Browse Prior Art Database

Image Processing Machines in Japan

IP.com Disclosure Number: IPCOM000131580D
Original Publication Date: 1983-Jan-01
Included in the Prior Art Database: 2005-Nov-11
Document File: 15 page(s) / 51K

Publishing Venue

Software Patent Institute

Related People

Masatsugu Kidode: AUTHOR [+3]

Abstract

What is required to implement , image processing and analysis? Some suggestions are given here along -with the latest applications in Japan -- from cancer screening to cucumber sorting. In Japan, as well as in the US and European countries, pattern recognition machines, such as the optical character reader, speech recognizes, and image analysis equipment, are either in the prototype stage or are actually being used. Several machines are now commercially available for character and speech recognition, but a newer, farther reaching aspect of pattern recognition devices is the development of machines for digital image processing and analysis.~~3 Much effort has been expended in research and development on special image 1/0 devices, filing and storage units, and high-performance processors for image manipulations. Medical diagnosis, remote sensing, and industrial automation are only a few of the fields that now benefit from the use of these devices. In short, digital image processing techniques are no longer outside the realm of real-world applications. Those who desire an image processing capability face a number of initial problems, however. Before implementing the hardware needed, several questions must be answered, such as what kind of hardware is available to meet the requirements and, if general-purpose computers are being used, what type of image processing is least expensive to implement. Since these concerns are an integral part of image processing implementation, I will briefly discuss them before surveying hardware developments in Japan. s

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THIS DOCUMENT IS AN APPROXIMATE REPRESENTATION OF THE ORIGINAL.

This record contains textual material that is copyright ©; 1983 by the Institute of Electrical and Electronics Engineers, Inc. All rights reserved. Contact the IEEE Computer Society http://www.computer.org/ (714-821-8380) for copies of the complete work that was the source of this textual material and for all use beyond that as a record from the SPI Database.

Image Processing Machines in Japan

Masatsugu Kidode,

Toshiba Corporation, Japan

What is required to implement , image processing and analysis? Some suggestions are given here along -with the latest applications in Japan -- from cancer screening to cucumber sorting.

In Japan, as well as in the US and European countries, pattern recognition machines, such as the optical character reader, speech recognizes, and image analysis equipment, are either in the prototype stage or are actually being used. Several machines are now commercially available for character and speech recognition, but a newer, farther reaching aspect of pattern recognition devices is the development of machines for digital image processing and analysis.~~3 Much effort has been expended in research and development on special image 1/0 devices, filing and storage units, and high-performance processors for image manipulations. Medical diagnosis, remote sensing, and industrial automation are only a few of the fields that now benefit from the use of these devices. In short, digital image processing techniques are no longer outside the realm of real-world applications.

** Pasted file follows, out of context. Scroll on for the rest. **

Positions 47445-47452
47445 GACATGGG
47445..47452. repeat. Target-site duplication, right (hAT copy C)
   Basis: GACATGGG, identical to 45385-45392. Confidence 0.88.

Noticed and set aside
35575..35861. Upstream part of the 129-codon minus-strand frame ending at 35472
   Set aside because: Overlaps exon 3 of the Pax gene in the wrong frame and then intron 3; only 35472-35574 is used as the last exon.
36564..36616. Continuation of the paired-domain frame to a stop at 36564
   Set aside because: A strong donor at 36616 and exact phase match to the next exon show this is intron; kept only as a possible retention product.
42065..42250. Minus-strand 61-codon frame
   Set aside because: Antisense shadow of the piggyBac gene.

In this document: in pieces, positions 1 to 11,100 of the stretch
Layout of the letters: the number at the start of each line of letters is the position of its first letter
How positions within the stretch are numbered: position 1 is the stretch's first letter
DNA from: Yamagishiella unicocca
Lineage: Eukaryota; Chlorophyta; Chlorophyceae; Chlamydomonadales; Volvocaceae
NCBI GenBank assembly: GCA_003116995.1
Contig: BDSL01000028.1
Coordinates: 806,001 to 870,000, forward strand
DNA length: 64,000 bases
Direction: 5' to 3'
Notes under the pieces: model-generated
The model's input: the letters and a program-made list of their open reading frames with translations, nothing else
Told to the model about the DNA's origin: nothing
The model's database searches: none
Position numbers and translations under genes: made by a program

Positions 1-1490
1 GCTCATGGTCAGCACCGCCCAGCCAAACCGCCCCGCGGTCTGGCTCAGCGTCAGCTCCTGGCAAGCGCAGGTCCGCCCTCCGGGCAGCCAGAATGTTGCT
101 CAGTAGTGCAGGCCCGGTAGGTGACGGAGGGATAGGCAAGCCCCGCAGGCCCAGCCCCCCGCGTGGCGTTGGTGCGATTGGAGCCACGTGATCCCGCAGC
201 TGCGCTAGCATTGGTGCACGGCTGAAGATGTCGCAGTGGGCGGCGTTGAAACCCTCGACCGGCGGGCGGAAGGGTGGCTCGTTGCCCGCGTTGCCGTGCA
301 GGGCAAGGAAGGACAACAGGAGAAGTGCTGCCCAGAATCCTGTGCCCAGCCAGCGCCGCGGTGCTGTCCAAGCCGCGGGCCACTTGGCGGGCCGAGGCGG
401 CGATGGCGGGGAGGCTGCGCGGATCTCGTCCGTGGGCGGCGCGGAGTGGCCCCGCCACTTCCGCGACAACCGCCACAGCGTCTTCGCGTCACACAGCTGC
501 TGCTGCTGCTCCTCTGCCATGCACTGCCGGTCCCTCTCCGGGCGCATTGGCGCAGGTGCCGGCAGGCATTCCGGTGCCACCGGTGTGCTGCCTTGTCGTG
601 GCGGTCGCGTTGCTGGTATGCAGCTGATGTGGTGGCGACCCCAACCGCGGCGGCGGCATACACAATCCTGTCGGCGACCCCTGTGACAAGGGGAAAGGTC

Those who desire an image processing capability face a number of initial problems, however. Before implementing the hardware needed, several questions must be answered, such as what kind of hardware is available to meet the requirements and, if general-purpose computers are being used, what type of image processing is least expensive to implement. Since these concerns are an integral part of image processing implementation, I will briefly discuss them before surveying hardware developments in Japan. s

Selecting hardware for image processing

Digital image processing and analysis can be performed on anything from general-purpose computers to specially tailored hardware. However, conventional general-purpose digital computers have proved uneconomical in performing even relatively simple local par allel operations -- and image operations are usually highly parallel. Computers based on the so- called von Neumann architecture have a sequential control structure in which programs and data are stored in the same memory unit and all operations are serially executed. Consequently, image operations require a large amount of computing time and result in high computing costs. Also, two-dimensional image data arrays require large amounts of data storage and often exceed the main memory capacity. As a result, the overhead time required to transfer image data between the main memory and secondary storage...